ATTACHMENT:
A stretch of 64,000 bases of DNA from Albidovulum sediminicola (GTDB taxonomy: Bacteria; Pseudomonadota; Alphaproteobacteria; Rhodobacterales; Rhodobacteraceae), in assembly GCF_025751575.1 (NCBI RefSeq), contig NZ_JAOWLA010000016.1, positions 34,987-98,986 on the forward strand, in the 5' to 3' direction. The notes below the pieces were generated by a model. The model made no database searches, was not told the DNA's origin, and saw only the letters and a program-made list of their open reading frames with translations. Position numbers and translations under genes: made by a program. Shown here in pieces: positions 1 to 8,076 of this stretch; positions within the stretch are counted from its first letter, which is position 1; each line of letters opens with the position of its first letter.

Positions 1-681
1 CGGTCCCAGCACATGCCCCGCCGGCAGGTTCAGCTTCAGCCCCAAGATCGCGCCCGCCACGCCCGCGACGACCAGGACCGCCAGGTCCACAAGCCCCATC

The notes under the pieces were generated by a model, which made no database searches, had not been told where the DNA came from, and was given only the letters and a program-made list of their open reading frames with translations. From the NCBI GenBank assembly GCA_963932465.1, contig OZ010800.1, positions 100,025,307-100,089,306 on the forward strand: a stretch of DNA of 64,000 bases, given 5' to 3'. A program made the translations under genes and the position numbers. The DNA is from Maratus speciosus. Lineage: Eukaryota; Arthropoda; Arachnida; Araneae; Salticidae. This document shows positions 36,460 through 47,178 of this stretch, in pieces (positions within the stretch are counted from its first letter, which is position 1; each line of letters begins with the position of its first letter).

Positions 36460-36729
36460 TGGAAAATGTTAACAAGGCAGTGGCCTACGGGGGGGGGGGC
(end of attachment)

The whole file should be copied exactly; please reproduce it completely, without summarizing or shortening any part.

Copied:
A stretch of 64,000 bases of DNA from Albidovulum sediminicola (GTDB taxonomy: Bacteria; Pseudomonadota; Alphaproteobacteria; Rhodobacterales; Rhodobacteraceae), in assembly GCF_025751575.1 (NCBI RefSeq), contig NZ_JAOWLA010000016.1, positions 34,987-98,986 on the forward strand, in the 5' to 3' direction. The notes below the pieces were generated by a model. The model made no database searches, was not told the DNA's origin, and saw only the letters and a program-made list of their open reading frames with translations. Position numbers and translations under genes: made by a program. Shown here in pieces: positions 1 to 8,076 of this stretch; positions within the stretch are counted from its first letter, which is position 1; each line of letters opens with the position of its first letter.

Positions 1-681
1 CGGTCCCAGCACATGCCCCGCCGGCAGGTTCAGCTTCAGCCCCAAGATCGCGCCCGCCACGCCCGCGACGACCAGGACCGCCAGGTCCACAAGCCCCATC

The notes under the pieces were generated by a model, which made no database searches, had not been told where the DNA came from, and was given only the letters and a program-made list of their open reading frames with translations. From the NCBI GenBank assembly GCA_963932465.1, contig OZ010800.1, positions 100,025,307-100,089,306 on the forward strand: a stretch of DNA of 64,000 bases, given 5' to 3'. A program made the translations under genes and the position numbers. The DNA is from Maratus speciosus. Lineage: Eukaryota; Arthropoda; Arachnida; Araneae; Salticidae. This document shows positions 36,460 through 47,178 of this stretch, in pieces (positions within the stretch are counted from its first letter, which is position 1; each line of letters begins with the position of its first letter).

Positions 36460-36729
36460 TGGAAAATGTTAACAAGGCAGTGGCCTACGGGGGGGGGGGC